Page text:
Bio Balls & Ceramic Rings: 15 Things You Should Know

Bio balls are responsible for housing beneficial bacteria and aiding in the removal of ammonia and nitrates. Bio balls also contribute to aeration in your tank to help provide oxygen to your tank inhabitants.

However, are bio balls the right biological filter for you? Would ceramic rings perhaps be a better option? Let your questions be answered by reading this article!

Bio Balls

What Do Bio Balls Do In An Aquarium?

Bio balls provide a living space for beneficial bacteria and it provides aeration to the tank as well.

Ever wonder how these tiny balls grow beneficial bacteria in them? Well, if you take a closer inspection on the bio ball’s design you’ll see a lot of grooves in them, these serve as a surface area for the beneficial bacteria.

Moreover, the beneficial bacteria housed in the bio ball is part of a cycle called the nitrogen cycle. A nitrogen cycle refers to the process of waste being generated from fishes and plants and that leads to the formation of ammonia, nitrite, and nitrates. If you want to know more about this cycle, click this link.

To increase the efficiency of bio balls, you can add a sponge filter inside of them. This would increase the number of beneficial bacteria you have stored in your bio balls. Ultimately, this would be a beneficial thing for your tank because these bacteria will either eliminate toxins inside the tank or make them less harmful.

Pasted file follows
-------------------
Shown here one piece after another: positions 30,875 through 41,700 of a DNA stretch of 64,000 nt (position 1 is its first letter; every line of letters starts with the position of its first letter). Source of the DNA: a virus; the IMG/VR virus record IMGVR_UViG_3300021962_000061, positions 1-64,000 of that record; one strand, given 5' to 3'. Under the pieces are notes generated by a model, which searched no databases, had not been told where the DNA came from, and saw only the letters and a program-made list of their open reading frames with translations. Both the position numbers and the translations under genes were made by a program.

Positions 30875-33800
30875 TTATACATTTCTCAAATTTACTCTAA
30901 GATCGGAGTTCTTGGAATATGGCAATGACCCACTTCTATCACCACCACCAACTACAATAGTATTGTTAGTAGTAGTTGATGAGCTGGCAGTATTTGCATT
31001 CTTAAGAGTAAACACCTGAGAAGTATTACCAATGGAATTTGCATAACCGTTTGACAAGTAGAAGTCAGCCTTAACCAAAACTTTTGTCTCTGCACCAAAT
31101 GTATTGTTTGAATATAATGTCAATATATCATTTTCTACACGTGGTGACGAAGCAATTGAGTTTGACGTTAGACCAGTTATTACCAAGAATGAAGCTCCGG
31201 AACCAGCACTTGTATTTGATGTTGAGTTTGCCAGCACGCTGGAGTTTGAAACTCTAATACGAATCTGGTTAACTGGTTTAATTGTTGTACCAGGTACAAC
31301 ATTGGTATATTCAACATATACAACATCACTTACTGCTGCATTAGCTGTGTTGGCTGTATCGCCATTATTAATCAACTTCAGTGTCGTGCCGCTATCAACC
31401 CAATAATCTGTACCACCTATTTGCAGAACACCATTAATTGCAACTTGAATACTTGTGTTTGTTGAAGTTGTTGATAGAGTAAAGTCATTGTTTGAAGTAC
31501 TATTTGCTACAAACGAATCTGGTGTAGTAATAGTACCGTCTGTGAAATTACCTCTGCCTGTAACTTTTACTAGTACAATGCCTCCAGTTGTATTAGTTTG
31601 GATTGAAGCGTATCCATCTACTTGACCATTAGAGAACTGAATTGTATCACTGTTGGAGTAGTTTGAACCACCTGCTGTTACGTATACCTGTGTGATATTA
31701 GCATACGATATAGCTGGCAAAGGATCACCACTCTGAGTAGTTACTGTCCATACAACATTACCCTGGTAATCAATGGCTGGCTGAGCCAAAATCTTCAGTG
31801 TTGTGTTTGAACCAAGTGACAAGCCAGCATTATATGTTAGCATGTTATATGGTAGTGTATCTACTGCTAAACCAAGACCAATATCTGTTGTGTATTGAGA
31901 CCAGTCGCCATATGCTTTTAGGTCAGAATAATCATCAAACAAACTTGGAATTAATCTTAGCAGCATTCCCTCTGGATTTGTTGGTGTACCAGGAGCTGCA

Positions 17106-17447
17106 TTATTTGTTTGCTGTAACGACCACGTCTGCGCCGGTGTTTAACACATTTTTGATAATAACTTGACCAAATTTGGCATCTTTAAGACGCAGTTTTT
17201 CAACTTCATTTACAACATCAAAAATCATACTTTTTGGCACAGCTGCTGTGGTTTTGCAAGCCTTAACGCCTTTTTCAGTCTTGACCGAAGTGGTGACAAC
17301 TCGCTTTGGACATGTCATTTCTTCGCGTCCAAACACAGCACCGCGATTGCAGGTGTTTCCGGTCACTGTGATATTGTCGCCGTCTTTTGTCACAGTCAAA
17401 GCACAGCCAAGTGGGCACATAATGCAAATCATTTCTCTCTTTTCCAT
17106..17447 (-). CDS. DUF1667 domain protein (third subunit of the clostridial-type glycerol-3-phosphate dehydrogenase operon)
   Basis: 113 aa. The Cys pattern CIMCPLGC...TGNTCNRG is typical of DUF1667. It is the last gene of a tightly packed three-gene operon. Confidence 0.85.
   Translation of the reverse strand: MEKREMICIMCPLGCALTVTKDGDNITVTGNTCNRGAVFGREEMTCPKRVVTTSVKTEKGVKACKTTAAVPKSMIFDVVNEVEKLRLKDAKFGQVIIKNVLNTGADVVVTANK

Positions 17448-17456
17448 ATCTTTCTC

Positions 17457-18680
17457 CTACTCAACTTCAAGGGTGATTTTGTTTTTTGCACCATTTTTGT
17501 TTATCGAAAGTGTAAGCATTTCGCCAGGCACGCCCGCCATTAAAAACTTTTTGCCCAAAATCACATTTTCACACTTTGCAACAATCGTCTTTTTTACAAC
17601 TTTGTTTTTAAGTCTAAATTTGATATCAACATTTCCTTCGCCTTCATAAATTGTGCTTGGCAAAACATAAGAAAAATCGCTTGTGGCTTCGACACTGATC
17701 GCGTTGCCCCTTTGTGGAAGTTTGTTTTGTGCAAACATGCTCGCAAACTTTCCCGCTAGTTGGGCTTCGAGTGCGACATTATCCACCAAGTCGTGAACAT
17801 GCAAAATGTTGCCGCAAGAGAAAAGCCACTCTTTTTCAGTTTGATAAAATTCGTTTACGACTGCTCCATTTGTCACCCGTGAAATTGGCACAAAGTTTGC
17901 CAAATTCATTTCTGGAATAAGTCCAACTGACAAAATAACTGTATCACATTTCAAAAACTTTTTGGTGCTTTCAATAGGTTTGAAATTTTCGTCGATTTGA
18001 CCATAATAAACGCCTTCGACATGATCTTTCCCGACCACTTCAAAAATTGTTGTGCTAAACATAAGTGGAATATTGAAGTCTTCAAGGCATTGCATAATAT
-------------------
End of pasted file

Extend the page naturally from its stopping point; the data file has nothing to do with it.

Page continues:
Can You Have Too Many Bio Balls?

No, you can’t have too many bio balls. In the first place, you can never overdose on beneficial bacteria nor are they harmful once you have a lot of them inside a tank.

Despite not having a negative effect when it comes to having a lot of bio balls, there’s still a rule of thumb to how much you can put in a tank (per gallon). According to aquarists, 2.2 bio balls would equate to 100 gallons.

Of course, the number of bio balls you can fit inside your tank would depend on the size you’ve bought. Also, try to look at your bio ball’s packaging and check for the manufacturer’s instructions regarding the recommended number of bio balls per gallon of water.